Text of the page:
Finally, it isn't her legal experience that forms the crux of the conservative criticism of this nomination. It is the fact that her legal career tells us nothing about her constitutional philosophy...and indeed provides little reason to think that she has generated one in any detail. Certainly nothing in the jobs she has held would require her to do so.
Other conservatives are dismayed that the President is playing politics (!), rather than simply choosing the “best” candidate. But the President understands that confirmation is nothing but a political game, ever since Robert Bork, truly one of the finest legal minds of his era, was demonized and defeated.
I agree that this is a political game and, maybe I'm reading the wrong conservatives, but I don't see anyone out there arguing that Bush shouldn't have taken into account the politics of confirmation in making his nomination. This brings me to one of my key criticisms of this take. The point isn't that the president had to nominate an intellectual, or someone with reams of judicial experience, or someone well respected as a top legal mind within the legal community, or someone with a stellar legal pedigree, or someone with a substantial track record on constitutional issues, or a candidate that was not a diversity pick..it is that there were *numerous* nominees that fit each of these bills to a tee...and the president instead chose someone who meets NONE of them. If the president wanted a diversity pick, there were numerous available. If he wanted someone outside of the elite legal community, there were those available as well. The point that conservatives keep comming back to is that we know absolutely nothing about Miers' philosophy...and what we do know hardly screams "HERE IS A SUPREME COURT JUSTICE!"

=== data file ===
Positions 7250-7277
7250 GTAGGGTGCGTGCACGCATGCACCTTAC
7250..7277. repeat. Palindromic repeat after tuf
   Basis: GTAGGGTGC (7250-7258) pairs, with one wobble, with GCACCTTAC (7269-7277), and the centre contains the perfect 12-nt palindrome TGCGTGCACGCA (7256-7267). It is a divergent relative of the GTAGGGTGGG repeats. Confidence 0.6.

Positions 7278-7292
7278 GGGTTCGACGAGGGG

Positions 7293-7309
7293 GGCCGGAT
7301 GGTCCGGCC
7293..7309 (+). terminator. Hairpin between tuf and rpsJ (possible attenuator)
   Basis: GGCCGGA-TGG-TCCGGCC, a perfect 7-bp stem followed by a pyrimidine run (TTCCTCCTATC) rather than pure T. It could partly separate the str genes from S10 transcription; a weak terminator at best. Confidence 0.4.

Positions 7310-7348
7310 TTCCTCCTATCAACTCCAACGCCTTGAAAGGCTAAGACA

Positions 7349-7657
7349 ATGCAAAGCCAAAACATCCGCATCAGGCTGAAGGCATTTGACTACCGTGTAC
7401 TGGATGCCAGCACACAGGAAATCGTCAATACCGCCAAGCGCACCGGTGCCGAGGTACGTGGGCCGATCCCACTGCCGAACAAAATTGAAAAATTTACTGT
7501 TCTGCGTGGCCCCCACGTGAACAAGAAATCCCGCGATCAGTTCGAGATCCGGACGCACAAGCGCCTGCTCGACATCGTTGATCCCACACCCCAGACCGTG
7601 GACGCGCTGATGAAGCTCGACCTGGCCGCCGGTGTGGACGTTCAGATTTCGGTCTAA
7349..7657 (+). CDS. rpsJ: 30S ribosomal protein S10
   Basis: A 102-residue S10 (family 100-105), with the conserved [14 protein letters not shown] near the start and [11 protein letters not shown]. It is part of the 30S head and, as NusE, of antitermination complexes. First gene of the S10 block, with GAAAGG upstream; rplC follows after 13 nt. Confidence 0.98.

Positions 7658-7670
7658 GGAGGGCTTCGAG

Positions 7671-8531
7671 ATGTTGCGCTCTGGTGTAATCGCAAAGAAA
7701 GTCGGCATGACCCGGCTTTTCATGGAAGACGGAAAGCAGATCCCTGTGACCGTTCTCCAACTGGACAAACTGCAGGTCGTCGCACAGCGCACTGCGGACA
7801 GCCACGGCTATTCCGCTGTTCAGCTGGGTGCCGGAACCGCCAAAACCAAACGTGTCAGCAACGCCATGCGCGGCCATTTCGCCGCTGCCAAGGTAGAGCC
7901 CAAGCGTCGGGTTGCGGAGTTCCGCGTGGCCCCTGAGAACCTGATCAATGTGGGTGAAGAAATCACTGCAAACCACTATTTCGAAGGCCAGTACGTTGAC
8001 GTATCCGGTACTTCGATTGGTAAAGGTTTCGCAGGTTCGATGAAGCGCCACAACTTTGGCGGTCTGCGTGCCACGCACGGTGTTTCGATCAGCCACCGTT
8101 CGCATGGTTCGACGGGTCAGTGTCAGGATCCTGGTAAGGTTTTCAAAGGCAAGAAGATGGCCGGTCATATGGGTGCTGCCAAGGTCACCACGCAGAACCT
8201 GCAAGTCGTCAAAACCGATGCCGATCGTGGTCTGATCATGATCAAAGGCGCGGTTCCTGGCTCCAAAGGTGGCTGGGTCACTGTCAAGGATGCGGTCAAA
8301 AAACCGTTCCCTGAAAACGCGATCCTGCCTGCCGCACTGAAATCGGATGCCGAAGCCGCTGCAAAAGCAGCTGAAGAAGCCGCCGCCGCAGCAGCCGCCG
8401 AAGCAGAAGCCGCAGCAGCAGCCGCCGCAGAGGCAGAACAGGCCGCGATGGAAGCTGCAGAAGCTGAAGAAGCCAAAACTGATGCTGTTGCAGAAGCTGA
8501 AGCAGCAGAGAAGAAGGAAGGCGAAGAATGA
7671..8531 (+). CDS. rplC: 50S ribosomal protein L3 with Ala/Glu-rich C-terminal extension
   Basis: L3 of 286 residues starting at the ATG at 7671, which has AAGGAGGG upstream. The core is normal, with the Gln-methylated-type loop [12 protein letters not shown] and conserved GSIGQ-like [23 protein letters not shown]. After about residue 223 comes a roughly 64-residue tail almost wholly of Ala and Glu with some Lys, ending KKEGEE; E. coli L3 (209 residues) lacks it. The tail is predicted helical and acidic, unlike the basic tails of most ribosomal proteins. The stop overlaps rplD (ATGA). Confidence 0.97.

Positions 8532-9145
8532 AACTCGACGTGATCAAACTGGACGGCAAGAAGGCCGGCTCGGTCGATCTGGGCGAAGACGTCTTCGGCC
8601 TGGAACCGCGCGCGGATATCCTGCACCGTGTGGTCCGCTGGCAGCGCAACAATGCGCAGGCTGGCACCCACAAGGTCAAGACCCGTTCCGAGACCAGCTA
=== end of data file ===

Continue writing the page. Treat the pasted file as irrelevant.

In part, I think these conservatives have unwittingly adopted the Democrats’ playbook, seeing bombast and ‘gotcha’ verbal games as the essence of political combat. Victory for them is seeing the enemy bloodied and humiliated. They mistake the momentary thrill of triumph in combate, however evanescent, for lasting victory where it counts: a Supreme Court comprised of Justices who will assemble majorities for decisions reflecting the original intent of the Founders.